Caring for the Caregivers: ARC of Hancock County hosts self-care nights, speaker series

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Massage therapist Marlaina Pertile provides some pampering for behavior therapist Chauvaughn Woods, who attended a Mousse & Massages event hosted by ARC of Hancock County.

Submitted photo

GREENFIELD — Liz Subrin knows that caregivers for those with special needs can use a little TLC.

That’s why she created a series of self-care events through the ARC of Hancock County, a local nonprofit dedicated to improving the lives of individuals with disabilities.

Subrin, who has a 10-year-old stepdaughter with special needs, was hired as the nonprofit’s new executive director in January.

On Feb. 26 she invited caregivers to enjoy some pampering in the form of chocolate mousse and seated massages at the Greenfield Area Chamber of Commerce building.

On Valentine’s Day, she encouraged caregivers to enjoy coffee with one another at the home of God’s Embrace Indy, a nonprofit organization that trains and employs individuals with disabilities.

“For a new series it’s going pretty well,” said Subrin, who is also planning a speaker series this month featuring therapists and doctors, as well as an aerobic dance program for individuals in March or April.

Chauvaughn Woods, a behavior therapist and program manager at Chapple House Therapies in Greenfield, was among those who enjoyed a night of pampering Monday night.

“It was a nice event and the massage felt great,” said Woods, who said the benefits go much deeper than that.

“It felt good to be seen and appreciated by others for the hard work we do with kids or any individuals with disabilities. Most days you just do what you have to do without thinking about it, so when someone is going out of their way to show how much they appreciate you, it just warms your heart,” she said.

Woods especially loves the fact that parents of individuals with disabilities are supported by such events.

“As a parent you don’t really get the break that somebody as an employee would, so I think it’s very important that they also take care of themselves and pat themselves on the back for all the hard work they do nonstop around the clock,” she said.

Tristan McKing attended Monday’s event with his adult daughter, Jill.

“Liz organized a thoughtful, relaxing event where people were able to connect and share information and support each other,” he said.

Subrin knows first-hand how essential self care for caregivers can be.

“As a parent with a child with special needs, I saw there was a need for some self care for those who care for those with special needs, whether it’s a parent or other caregiver,” she said. “There can be a lot of burnout, so we are trying to aid in that and help give everyone some ways to relax and spend a few minutes just to enjoy themselves.”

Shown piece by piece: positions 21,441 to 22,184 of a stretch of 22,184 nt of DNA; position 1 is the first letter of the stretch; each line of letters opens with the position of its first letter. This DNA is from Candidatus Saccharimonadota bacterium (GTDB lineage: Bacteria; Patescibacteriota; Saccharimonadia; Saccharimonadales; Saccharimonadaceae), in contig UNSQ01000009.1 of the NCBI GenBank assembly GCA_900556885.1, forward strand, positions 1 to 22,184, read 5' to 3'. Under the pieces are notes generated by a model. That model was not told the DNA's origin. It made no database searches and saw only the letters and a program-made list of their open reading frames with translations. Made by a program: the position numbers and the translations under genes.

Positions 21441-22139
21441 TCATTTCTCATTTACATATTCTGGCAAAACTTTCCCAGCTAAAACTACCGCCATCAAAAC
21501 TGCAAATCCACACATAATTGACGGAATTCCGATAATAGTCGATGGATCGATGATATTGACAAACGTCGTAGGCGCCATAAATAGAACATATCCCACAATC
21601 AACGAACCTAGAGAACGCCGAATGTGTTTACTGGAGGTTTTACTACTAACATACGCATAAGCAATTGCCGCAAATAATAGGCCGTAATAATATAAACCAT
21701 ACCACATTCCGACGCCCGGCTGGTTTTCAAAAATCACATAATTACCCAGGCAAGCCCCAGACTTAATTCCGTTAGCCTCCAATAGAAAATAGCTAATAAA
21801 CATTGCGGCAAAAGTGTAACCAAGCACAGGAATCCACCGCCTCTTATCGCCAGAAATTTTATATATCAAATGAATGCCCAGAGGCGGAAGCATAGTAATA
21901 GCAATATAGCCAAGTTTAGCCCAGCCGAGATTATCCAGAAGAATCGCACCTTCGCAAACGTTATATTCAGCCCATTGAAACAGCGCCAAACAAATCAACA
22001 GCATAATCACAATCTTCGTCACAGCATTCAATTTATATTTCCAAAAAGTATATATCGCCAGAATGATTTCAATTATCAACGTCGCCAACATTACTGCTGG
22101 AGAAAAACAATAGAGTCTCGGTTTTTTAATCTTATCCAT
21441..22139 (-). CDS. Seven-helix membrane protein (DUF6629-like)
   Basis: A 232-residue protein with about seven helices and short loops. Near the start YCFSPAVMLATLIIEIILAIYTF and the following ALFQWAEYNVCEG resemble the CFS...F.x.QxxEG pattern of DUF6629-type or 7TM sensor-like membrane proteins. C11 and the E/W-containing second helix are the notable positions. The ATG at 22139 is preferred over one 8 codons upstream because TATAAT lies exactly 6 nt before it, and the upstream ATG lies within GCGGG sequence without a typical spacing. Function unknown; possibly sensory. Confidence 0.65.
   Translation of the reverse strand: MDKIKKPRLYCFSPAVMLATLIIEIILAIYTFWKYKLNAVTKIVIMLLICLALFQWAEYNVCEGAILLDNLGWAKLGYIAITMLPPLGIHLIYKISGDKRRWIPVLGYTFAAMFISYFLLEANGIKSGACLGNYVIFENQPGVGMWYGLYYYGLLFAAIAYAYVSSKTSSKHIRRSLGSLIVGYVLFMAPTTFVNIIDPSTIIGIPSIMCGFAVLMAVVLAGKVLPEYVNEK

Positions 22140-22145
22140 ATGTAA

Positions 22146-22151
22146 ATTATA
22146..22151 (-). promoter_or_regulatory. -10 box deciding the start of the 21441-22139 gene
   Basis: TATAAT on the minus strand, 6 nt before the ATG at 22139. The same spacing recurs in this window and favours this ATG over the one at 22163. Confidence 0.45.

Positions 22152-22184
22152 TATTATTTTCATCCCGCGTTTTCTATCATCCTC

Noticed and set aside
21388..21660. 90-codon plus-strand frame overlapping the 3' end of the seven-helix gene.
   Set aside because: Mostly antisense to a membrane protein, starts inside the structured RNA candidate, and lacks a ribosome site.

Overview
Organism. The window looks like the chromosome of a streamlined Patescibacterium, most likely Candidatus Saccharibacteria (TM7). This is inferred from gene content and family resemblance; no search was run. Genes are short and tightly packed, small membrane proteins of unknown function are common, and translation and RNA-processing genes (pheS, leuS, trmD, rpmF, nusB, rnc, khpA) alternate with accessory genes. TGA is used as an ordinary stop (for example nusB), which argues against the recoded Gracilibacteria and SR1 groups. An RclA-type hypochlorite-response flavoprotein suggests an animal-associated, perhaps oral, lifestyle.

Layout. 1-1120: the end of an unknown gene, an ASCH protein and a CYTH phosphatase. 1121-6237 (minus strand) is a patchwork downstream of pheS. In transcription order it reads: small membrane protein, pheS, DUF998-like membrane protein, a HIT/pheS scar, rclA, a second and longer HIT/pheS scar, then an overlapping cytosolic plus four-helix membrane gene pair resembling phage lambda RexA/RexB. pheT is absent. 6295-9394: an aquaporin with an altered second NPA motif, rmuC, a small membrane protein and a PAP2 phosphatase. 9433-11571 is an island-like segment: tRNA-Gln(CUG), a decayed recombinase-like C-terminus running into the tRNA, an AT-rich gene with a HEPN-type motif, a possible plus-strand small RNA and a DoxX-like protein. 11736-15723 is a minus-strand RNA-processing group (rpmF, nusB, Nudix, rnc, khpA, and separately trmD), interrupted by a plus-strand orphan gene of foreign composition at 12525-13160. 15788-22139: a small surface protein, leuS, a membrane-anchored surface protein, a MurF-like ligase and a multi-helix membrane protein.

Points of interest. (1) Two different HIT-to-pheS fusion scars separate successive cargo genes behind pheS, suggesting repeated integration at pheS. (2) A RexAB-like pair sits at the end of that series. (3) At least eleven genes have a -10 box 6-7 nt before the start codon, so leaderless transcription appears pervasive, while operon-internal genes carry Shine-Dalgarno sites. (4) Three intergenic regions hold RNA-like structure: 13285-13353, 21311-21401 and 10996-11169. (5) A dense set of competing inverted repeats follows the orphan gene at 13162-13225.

Subrin also knows it can be challenging for caregivers to get some time to themselves, which is why children and others they care for are invited to come along.

Her goal is to host more self care events each month, and to eventually provide childcare “once we can find a way to facilitate that. We would need a good location and trained volunteers,” she said.

Subrin, a professional grant writer and fundraising event planner, took over as the ARC of Hancock County’s part-time executive director in January.

Her predecessor, Dennis Porter — who led the nonprofit for 20 years — still volunteers with the organization.

Subrin said there’s a special bond among caregivers of children and adults with special needs.

The ARC’s self care events are designed not only to provide caregivers a break, she said, but with much needed camaraderie.

“What we’re meant to be doing is to be advocating and aiding our individuals with disabilities, but also doing the same for those who support them,” she said.

Subrin’s 10-year-old stepdaughter, Margaux, has a rare disease that requires extra care. Since the little girl was 4 years old, Subrin has been facilitating with therapists to plan out her weekly schedule. She stayed home with Margaux full-time for two years before her stepdaughter started school, so she knows how demanding life for a full-time caregiver can be.

“It’s hard to be a parent, but it’s even harder with a child or adult that requires 24/7 care,” she said.

“You are never really relaxed. You’re always thinking and planning and worrying about something that might happen in the middle of the night. You can never really sleep soundly because you have to make sure your child is okay,” said Subrin, who frequently checks a motion sensor camera in her stepdaughter’s room throughout the night.

“It just never stops. You’re never given time for a break and if you are, it’s pretty minimal,” she said. “So we’re hopeful these kinds of (self care events) will gain interest and people come out to support us once we figure out how to provide childcare,” she said.

“Having their kids in the same location with trained care providers would be the ideal situation, so they feel safe enough to relax even if it’s just an hour, in order to take that break,” she said. “We know you don’t want to burn out. We don’t want to take it out on their kids or adults. It’s not their fault.”

Subrin is excited to work on new programming for ARC of Hancock County this year, including more self care events and the new speaker series.

“We’re hoping this speaker series can provide more insight for our parents,” said the director, who said speakers will address a wide range of topics, from potty training to navigating the complex world of Medicaid waivers.

“We also plan to have developmental pediatricians and an endocrinologist speak as well,” she said.

For more information about ARC of Hancock County, or to volunteer, visit thearcofhancockcounty.com or call 317-462-3727.